U.S. Sen. Bill Nelson has been on the political stage longer than anyone in Florida, since 1972 — the year of Watergate and President Richard Nixon's re-election.
That's staying power. It's no wonder that at 74, he's not ready to retire.
Nelson, the only Democrat holding statewide office, has led a charmed political life, winning three Senate races against weak Republicans.
But that may be coming to an end. He wants a fourth term, and his likely opponent is Republican Gov. Rick Scott.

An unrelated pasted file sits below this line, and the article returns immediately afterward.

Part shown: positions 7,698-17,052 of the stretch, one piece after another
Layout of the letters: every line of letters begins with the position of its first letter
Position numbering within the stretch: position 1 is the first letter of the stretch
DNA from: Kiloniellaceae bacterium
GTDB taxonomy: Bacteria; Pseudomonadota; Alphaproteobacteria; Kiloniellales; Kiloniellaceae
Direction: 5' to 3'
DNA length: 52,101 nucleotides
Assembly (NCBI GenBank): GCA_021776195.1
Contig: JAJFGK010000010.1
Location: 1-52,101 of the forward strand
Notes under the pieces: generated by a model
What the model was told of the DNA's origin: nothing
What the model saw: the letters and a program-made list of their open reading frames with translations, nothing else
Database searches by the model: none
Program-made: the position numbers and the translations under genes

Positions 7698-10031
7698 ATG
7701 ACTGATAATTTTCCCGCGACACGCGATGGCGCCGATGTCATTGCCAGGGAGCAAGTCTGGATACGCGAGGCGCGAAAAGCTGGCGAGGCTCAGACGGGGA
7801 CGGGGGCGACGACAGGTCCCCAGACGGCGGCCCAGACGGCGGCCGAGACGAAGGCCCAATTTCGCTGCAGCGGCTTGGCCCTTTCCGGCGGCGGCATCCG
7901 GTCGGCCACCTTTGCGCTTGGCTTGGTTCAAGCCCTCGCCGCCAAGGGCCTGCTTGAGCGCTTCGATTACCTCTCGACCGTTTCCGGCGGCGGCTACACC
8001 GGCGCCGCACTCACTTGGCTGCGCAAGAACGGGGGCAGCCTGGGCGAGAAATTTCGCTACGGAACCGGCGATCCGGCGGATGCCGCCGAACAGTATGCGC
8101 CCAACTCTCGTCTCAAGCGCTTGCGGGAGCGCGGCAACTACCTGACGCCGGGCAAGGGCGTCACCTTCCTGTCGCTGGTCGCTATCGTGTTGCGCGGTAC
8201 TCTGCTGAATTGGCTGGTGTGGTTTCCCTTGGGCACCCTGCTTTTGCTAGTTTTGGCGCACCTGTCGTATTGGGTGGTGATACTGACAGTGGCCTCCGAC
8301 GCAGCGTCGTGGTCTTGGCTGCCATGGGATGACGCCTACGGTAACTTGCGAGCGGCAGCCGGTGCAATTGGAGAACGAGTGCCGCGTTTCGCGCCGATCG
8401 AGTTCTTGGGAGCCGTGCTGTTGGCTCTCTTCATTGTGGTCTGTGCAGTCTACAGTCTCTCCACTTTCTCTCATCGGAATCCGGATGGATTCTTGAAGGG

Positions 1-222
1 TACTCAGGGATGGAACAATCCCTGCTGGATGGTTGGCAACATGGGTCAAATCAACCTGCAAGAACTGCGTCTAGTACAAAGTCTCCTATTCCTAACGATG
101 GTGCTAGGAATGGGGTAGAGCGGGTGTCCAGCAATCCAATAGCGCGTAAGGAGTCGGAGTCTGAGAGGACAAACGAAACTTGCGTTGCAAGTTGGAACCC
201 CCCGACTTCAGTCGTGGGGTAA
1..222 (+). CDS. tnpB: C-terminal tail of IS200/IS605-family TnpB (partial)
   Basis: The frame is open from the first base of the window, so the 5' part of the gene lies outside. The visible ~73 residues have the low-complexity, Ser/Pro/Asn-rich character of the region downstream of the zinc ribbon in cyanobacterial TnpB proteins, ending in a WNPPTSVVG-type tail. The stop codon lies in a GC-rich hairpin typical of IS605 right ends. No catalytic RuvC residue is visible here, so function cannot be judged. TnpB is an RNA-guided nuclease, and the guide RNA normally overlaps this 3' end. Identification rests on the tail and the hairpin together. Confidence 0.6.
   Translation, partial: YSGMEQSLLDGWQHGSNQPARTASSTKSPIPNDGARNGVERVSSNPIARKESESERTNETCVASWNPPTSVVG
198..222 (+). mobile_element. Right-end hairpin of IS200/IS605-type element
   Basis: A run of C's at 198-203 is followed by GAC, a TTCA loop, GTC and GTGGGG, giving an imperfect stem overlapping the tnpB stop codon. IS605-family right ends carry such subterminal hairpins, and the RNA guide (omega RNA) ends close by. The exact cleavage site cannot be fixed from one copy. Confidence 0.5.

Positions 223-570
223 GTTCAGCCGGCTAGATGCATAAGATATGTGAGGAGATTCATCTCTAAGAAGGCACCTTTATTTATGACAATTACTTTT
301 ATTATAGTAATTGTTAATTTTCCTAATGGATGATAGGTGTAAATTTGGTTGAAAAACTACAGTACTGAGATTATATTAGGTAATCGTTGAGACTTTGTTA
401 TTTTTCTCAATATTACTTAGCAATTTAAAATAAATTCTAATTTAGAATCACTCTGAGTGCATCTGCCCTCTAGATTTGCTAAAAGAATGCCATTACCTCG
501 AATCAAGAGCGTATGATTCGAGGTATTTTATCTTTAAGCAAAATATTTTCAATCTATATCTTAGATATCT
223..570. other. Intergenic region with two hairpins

"The way I approach an election, I assume nothing," Nelson says. "I run scared as a jackrabbit."
Scott, who has won two close races for governor, looks more battle-tested than Nelson, has more money in the bank and is a perpetual campaigner.
On the road constantly, the governor held several roundtables in recent weeks and urged local leaders to save Enterprise Florida from that "job-killing" House speaker, Richard Corcoran.
So it surely was coincidental that, with no notice, Corcoran invited Nelson to address the House last Thursday while the senator was in Tallahassee.
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